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Seaweed could help weight loss treatments

By Colin Ricketts - 09 Dec 2011 4:20:0 GMT
Seaweed could help weight loss treatments

Seaweed via Shutterstock

Seaweed could help you lose weight - not with some magical calorie-shrinking chemical reaction but by making you feel fuller. The research was carried out by scientists at the Faculty of Life Sciences at the University of Copenhagen who used fibres from the unappetising sounding brown algae in their tests.

High fibre diets are known to be good for keeping weight steady and this study shows that alginates, which are extracted from brown algae, help people feel fuller quicker thus reducing the amount they eat.

Morten Georg Jensen, a PhD student who made the findings, said: "Over a three-year period, we have studied the effect of taking different alginate doses. We are able to demonstrate that the healthy subjects who took alginates and were also allowed to eat as much as they wanted felt less hungry and ate less than the subjects not drinking fibre drinks with alginates."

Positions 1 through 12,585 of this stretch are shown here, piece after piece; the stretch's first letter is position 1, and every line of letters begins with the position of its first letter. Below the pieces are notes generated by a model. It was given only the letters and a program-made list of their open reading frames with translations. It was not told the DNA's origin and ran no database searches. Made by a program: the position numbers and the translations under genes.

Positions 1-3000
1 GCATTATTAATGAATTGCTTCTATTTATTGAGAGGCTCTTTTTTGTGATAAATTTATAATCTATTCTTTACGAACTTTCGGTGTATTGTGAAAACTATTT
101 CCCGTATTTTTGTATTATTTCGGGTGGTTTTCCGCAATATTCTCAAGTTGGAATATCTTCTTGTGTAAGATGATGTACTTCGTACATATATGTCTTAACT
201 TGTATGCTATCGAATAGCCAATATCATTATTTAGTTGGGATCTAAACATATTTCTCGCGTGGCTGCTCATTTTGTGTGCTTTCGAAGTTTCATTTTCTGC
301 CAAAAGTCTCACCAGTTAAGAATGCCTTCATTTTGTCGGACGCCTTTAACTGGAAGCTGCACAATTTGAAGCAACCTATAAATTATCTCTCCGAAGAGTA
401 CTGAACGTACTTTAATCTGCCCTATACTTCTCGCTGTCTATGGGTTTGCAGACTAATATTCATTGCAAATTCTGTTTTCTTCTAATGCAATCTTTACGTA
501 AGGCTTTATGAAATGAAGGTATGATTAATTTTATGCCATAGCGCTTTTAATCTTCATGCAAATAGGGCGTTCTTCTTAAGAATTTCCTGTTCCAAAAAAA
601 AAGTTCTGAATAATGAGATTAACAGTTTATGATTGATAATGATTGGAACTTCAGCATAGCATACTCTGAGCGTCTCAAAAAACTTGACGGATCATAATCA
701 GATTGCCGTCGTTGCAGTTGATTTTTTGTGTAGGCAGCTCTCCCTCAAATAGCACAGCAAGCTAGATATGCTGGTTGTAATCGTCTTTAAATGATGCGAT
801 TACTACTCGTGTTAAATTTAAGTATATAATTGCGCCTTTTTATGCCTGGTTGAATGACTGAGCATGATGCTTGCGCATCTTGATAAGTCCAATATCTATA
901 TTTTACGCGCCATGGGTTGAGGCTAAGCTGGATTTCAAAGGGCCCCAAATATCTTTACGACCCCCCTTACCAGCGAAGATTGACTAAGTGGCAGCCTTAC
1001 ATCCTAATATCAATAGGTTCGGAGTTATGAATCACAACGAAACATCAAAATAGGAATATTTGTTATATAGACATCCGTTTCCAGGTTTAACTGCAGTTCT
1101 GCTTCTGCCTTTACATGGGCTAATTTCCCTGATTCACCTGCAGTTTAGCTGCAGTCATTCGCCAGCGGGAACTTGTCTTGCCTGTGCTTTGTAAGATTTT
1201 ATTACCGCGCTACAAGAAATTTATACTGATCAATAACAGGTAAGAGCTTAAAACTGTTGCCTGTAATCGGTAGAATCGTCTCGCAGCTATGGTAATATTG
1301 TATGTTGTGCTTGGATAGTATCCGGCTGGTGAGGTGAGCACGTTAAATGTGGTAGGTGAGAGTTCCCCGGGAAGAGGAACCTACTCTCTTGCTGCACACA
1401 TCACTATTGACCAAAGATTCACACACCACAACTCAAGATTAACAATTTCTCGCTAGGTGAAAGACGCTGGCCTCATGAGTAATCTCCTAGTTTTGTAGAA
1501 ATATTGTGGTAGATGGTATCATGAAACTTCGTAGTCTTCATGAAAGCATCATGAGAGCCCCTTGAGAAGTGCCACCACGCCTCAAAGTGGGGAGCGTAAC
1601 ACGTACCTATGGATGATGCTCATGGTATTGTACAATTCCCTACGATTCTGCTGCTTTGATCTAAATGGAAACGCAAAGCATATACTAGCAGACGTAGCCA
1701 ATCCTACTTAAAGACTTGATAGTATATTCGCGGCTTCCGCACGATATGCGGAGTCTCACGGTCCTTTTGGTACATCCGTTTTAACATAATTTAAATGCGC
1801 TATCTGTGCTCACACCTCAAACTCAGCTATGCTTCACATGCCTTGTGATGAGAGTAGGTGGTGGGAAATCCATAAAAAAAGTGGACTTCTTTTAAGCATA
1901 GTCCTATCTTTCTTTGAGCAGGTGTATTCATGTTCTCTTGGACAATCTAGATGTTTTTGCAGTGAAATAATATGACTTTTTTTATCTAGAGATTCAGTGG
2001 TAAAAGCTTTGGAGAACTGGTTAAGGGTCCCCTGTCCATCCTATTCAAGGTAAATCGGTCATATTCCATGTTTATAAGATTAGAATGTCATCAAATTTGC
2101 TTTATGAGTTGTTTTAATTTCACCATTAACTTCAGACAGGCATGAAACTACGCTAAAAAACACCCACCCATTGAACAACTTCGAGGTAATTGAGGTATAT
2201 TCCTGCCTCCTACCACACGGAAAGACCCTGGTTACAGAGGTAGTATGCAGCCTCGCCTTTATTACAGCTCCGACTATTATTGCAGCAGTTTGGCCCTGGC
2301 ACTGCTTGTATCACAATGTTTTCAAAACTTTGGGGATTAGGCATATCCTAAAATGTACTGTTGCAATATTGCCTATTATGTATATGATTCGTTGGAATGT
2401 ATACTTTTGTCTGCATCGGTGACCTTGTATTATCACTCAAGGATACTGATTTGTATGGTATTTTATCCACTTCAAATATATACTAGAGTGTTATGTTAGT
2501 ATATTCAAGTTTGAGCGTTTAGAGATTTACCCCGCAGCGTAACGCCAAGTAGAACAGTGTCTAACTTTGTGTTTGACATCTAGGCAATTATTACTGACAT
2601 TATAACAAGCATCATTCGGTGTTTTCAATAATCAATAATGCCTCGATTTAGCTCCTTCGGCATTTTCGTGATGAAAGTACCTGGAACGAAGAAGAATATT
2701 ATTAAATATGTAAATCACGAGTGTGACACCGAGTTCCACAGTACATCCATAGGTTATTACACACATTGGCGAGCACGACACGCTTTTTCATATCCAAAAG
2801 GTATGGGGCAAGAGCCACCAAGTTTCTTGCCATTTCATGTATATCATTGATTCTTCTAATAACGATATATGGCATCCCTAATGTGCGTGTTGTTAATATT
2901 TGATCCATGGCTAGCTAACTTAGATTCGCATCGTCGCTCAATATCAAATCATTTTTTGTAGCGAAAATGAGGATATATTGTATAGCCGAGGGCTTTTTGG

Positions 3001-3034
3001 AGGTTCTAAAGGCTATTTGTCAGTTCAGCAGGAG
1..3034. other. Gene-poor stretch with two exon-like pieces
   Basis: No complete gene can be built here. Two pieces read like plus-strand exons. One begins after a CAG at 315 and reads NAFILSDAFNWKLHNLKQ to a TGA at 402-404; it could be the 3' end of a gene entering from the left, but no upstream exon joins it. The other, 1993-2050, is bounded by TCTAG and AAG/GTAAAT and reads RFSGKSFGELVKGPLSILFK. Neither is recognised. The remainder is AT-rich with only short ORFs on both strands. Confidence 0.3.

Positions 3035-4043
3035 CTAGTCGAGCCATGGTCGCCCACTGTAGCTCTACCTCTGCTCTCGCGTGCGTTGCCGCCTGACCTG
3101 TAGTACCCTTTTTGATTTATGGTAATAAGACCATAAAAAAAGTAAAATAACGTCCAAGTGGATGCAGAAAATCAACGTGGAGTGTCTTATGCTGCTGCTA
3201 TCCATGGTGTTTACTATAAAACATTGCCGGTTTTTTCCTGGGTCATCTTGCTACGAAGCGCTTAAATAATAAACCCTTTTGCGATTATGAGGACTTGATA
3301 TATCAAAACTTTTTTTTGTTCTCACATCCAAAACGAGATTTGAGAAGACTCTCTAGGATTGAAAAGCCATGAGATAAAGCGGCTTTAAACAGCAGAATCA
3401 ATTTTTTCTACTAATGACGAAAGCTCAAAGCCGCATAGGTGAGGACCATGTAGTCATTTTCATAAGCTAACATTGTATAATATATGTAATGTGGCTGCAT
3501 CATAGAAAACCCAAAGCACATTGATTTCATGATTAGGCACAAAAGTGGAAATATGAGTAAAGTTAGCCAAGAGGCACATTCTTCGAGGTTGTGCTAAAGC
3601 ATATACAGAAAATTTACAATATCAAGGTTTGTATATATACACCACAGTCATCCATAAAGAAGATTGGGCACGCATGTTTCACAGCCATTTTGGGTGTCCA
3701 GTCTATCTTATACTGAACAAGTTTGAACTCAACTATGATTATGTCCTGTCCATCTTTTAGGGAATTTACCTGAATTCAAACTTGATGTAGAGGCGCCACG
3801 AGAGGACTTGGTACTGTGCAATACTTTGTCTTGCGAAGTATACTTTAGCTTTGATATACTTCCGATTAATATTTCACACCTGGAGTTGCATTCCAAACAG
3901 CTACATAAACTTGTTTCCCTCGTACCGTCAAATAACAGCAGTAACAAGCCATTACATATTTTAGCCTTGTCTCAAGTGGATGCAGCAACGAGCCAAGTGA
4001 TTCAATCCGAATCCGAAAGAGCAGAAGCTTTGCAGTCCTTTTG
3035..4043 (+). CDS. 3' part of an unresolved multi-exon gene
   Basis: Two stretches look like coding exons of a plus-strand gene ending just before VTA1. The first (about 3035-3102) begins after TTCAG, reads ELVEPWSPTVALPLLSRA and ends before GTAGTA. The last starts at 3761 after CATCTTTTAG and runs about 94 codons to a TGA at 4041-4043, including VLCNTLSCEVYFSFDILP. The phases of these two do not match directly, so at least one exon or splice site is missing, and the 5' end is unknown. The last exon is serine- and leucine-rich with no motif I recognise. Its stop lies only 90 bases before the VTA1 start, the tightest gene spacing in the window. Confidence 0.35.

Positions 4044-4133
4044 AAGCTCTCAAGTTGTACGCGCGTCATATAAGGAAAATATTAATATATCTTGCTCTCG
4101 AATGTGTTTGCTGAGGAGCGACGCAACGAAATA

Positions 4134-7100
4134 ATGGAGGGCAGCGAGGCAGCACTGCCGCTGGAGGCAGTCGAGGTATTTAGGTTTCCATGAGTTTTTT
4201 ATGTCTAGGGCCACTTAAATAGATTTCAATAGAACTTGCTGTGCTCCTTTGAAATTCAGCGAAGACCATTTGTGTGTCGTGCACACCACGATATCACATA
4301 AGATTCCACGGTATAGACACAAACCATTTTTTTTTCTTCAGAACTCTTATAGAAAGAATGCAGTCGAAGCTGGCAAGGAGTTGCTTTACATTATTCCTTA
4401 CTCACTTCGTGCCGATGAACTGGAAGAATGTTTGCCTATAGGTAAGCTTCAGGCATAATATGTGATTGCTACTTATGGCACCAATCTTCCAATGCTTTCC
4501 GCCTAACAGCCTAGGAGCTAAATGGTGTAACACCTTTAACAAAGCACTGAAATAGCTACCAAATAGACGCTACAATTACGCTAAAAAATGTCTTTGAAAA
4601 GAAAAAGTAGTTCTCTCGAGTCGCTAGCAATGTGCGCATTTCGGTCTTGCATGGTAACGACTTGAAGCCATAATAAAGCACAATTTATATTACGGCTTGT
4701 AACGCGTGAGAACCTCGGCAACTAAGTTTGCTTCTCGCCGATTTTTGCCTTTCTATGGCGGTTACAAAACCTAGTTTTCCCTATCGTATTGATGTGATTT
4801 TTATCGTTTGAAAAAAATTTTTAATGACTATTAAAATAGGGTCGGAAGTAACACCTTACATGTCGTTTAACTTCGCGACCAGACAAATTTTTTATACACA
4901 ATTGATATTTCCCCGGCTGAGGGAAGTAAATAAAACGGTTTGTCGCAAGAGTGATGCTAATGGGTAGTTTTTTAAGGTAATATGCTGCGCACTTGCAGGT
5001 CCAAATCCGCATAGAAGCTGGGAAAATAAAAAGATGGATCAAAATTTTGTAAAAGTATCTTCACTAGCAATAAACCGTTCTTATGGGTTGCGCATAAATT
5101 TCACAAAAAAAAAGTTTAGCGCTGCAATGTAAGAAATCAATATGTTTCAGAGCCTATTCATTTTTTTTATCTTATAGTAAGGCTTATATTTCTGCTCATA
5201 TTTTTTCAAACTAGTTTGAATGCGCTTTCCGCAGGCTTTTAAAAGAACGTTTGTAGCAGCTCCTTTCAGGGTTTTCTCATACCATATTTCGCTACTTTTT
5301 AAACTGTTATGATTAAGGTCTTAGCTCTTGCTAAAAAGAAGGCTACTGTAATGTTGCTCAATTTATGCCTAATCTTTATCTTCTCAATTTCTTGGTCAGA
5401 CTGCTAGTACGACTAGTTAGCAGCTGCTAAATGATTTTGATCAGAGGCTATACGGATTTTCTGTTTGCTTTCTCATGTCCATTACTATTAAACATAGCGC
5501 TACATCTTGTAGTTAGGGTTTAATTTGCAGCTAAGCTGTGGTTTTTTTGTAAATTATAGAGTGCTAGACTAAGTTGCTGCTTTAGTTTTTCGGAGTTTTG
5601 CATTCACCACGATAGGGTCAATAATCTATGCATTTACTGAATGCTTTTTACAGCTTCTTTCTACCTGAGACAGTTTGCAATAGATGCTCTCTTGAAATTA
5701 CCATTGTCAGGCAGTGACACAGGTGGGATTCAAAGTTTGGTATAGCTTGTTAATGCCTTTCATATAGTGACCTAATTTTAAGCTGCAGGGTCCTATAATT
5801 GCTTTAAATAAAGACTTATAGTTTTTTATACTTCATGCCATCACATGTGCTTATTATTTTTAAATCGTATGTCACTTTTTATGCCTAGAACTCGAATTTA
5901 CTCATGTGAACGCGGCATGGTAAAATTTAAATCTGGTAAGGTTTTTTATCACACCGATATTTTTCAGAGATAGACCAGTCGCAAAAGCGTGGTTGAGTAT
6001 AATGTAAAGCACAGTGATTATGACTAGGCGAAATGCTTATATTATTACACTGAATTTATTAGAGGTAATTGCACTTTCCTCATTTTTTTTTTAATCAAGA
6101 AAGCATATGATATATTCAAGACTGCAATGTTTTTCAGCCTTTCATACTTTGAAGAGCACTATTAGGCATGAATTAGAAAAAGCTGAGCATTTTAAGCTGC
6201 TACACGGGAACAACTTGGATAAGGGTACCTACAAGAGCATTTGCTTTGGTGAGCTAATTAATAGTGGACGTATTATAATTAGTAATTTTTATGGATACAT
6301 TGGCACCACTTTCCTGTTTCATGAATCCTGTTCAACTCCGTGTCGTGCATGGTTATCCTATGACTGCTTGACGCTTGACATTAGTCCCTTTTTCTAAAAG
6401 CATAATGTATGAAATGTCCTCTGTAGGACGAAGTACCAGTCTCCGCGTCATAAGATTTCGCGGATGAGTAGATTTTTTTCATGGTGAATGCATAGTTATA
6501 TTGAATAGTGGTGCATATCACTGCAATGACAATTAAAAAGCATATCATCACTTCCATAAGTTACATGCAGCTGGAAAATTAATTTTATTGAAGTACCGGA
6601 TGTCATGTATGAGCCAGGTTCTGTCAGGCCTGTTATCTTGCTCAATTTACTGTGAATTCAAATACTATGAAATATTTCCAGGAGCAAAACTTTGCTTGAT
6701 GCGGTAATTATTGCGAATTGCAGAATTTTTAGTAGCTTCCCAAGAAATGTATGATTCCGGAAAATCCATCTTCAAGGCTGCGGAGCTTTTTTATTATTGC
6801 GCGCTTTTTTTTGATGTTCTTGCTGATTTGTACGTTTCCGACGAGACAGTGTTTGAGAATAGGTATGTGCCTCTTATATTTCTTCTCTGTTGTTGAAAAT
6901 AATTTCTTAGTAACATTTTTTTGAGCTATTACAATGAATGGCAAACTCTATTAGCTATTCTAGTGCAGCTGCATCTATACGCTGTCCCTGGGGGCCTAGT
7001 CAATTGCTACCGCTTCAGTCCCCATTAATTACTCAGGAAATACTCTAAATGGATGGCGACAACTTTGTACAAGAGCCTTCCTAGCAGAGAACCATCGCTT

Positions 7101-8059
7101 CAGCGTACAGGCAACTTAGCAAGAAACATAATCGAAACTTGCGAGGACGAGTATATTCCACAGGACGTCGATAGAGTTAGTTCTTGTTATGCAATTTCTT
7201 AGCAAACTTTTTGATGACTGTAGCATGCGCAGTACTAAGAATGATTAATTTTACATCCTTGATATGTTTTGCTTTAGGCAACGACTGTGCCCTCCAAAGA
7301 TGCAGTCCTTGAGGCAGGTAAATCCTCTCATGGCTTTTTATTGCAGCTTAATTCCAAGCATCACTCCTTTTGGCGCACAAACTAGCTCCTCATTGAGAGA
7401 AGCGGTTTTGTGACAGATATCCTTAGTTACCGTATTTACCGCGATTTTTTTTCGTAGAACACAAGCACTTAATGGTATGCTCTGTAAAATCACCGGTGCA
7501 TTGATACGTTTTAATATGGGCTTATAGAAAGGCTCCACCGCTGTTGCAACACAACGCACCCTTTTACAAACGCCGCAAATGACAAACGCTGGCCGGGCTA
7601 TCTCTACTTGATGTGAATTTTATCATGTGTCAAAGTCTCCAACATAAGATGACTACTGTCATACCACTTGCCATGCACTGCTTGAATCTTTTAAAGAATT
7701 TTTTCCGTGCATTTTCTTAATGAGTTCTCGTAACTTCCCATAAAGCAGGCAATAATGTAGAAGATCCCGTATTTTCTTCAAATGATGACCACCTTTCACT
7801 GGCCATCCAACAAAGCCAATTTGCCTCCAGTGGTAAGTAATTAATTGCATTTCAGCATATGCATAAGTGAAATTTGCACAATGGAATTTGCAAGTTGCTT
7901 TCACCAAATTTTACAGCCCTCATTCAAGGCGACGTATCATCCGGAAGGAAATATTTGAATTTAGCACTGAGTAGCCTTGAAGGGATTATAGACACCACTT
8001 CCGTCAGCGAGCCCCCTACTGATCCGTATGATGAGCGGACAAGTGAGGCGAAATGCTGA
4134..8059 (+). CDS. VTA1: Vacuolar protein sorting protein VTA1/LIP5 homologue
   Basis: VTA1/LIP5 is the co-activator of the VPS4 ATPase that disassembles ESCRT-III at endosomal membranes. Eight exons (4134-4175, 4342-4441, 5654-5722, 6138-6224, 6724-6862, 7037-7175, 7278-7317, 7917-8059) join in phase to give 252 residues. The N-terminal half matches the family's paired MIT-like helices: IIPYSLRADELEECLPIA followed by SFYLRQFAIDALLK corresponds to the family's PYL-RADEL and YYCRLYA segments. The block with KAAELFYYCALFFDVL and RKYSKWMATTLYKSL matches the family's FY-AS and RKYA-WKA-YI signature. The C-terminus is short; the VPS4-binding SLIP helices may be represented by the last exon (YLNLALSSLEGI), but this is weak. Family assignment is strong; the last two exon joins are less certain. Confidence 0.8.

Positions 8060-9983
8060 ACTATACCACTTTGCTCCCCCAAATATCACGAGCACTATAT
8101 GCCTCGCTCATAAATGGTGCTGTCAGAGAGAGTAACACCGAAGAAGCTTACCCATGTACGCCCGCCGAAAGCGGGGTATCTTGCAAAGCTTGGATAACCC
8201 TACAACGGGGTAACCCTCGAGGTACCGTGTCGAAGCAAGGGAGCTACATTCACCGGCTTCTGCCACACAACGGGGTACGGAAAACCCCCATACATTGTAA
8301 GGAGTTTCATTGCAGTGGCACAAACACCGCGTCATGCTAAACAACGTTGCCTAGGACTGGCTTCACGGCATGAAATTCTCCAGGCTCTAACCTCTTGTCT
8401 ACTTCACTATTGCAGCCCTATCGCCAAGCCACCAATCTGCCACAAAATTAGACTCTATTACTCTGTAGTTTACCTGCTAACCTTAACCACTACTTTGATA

In a study lasting 12 weeks, 96 men and women who were overweight were put under the microscope. Half of them drank an alginate drink, while the others were given a placebo drink.

Not all the subjects finished the study, but of the 80 who did, those who had drink alginates showed much greater weight loss and the researchers found the loss was down to a reduction in the percentage of body fat.

The seaweed drinkers lost, on average, 1.7kg more than their placebo drinking counterparts.

"A probable explanation of the weight loss is that the alginates form a gel in the stomach which strengthens the gastrointestinal satiety signals to the brain because the gel takes up space in the stomach," Jensen said. "The overweight subjects thus ate less than usual."

The developed world is going through an obesity epidemic and Jensen and his colleagues hope in time to use their research to help treat overweight patients with the first seaweed drink.

There are three types of seaweed, green red and brown and Jensen's team used the brown algae, palm seaweed.

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Topics: Obesity